Lucid dreaming may sound like a cool experience to have. It can help you explore your innermost thoughts and fears while you sleep. It can allow you to explore different dimensions and alternative realities from the comfort of your own bed. But there is a potential downside. Lucid dreaming has a connection to sleep paralysis, which can be terrifying!
Lucid dreaming is a dream state in which a part of your mind is conscious and aware that you are dreaming. If you are a lucid dreamer, you can literally control certain elements of the dream. Instead of the dream being a totally passive experience, you might decide to visit a far-off land. Or you might choose how you will respond to what someone says to you in the dream. For example, you may choose between two paths in a lucid dream and see where the chosen path takes you.
Cool, right? But sleep paralysis is a common side effect of lucid dreaming. If you’ve ever experienced sleep paralysis, chances are you won’t forget it. I remember a recent experience with sleep paralysis. I was having a nightmare and someone was chasing me. I knew they were out to do me harm. I was trying to run and suddenly in the dream I realized that I was dreaming! At that moment all I wanted to do was escape. I knew that I could escape if I woke up, so naturally, I wanted to wake up. After yelling at myself to wake up, I did sort of wake up, or at least I felt conscious of what was going on. But I could not move. My body was paralyzed.
Sleep paralysis is that feeling you get when you’re consciously awake but you can’t move your body. You literally feel paralyzed and though you try to move you simply can’t. it’s one of the scariest feelings in the world, but it has a purpose, and that purpose is connected to lucid dreaming.
What causes sleep paralysis?
So what causes you to experience sleep paralysis? Actually, sleep paralysis is designed to help you. When we dream, we often see ourselves taking action. We may be walking, running or even flying. Sometimes dreams can be very emotional. What would happen if we started moving around in our dreams and we got so into it that we started moving around while we were sleeping?
We might sleep-walk or sleep-run or thrash around in the bed and hurt ourselves (let alone any significant others who might be in the bed with us). Sleep paralysis keeps our bodies still while our minds go wild in our dream state.
In other words, sleep paralysis keeps us safe. So what does that have to do with lucid dreaming?
How lucid dreaming is connected to sleep paralysis
Lucid dreaming is the act of consciously taking part in our dreams. It’s a way to be in control of our dreams and explore the dream state not from our subconscious mind, as we usually do when we dream, but from our conscious mind. Through lucid dreaming, we might visit friends and loved ones. Maybe we explore a different dimension. Maybe we can literally fly or float or perform some other bodily function that we can’t possibly perform in our regular day-to-day life. Lucid dreaming provides us with a way to become more aware of our innermost thoughts and feelings.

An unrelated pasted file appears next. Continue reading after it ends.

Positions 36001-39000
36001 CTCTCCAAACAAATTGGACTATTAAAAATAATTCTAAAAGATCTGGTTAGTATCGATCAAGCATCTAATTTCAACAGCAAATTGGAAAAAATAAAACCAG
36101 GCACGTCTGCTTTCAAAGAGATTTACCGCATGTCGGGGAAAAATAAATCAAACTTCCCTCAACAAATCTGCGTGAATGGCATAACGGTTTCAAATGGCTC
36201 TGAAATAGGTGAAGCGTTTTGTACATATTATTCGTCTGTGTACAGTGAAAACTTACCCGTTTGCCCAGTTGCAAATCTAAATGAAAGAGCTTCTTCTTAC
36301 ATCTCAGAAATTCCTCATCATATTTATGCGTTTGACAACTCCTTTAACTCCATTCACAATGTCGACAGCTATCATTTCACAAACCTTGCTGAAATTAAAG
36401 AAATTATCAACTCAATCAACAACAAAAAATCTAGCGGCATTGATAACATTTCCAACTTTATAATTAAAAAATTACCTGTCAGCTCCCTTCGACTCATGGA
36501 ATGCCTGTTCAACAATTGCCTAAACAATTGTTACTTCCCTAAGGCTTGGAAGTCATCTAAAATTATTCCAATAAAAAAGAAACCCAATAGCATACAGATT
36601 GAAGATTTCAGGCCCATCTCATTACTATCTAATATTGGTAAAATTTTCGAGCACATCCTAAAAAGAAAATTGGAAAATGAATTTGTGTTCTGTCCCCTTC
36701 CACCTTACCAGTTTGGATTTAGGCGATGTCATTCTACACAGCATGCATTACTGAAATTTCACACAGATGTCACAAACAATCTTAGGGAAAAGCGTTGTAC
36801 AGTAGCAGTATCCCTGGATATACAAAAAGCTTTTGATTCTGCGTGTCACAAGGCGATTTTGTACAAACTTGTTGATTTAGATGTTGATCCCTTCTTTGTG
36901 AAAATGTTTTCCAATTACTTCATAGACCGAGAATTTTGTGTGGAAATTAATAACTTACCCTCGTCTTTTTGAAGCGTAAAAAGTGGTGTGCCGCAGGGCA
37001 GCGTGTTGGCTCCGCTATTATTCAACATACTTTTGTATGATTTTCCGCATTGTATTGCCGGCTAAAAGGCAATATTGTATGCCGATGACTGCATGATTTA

Since we’re more alert than normal when we are having a lucid dream, we are likely to notice everything about our physical bodies. Remember, our bodies are often in a paralyzed state when we are dreaming. If we are lucid, we may notice that our bodies are in a paralyzed state, and that can be a signal to us that we are taking part in a lucid dream.
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You’re experiencing sleep paralysis. Don’t panic!
Once you realize that you are experiencing a lucid dream, the key is not to panic. Yes, it can seem terrifying to feel like you have no control over your body. But try to breathe through it and remember that sleep paralysis occurs to protect you, not to hurt you.
Then, remind yourself that this is all a part of the lucid dreaming experience. Instead of focusing on the sleep paralysis and the fact that you cannot move your body, focus instead on what is going on in your dream. Is the you in your dream moving around? Are you traveling? Are you communicating with someone else telepathically? Are you visiting someone else in their dream?
Once you start to focus on what’s going on in the dream, you may even forget about the sleep paralysis, and you can begin to take part in the lucid dream more wholeheartedly.
How to exit a lucid dream through sleep paralysis
Sleep paralysis can also help you to make your way out of a lucid dream. If you find that you’re ready to wake up, simply place your focus on your body and allow yourself to feel that sleep paralysis. Then, will yourself to wake up and move. It might take a few seconds and you might have to try more than once, but eventually you’ll be able to move your body again.
It may be easier to start by wiggling your fingers or toes or simply moving part of your body. Then continue to move that part until you can move more of your body and eventually you wake up.
There are also other skills that you can learn to become a better lucid dreamer. For example, there are skills you can master that can help you to wake up quickly if you have to. (Those skills would also be helpful if you’re in the midst of a nightmare that you want to wake up from!) Just learning those techniques can make you more comfortable with the lucid dreaming process so you can reap all of the benefits.
Lucid dreaming can be one of the more exciting dreaming experiences we can have. Let sleep paralysis help you to enter the worlds of your lucid dreams.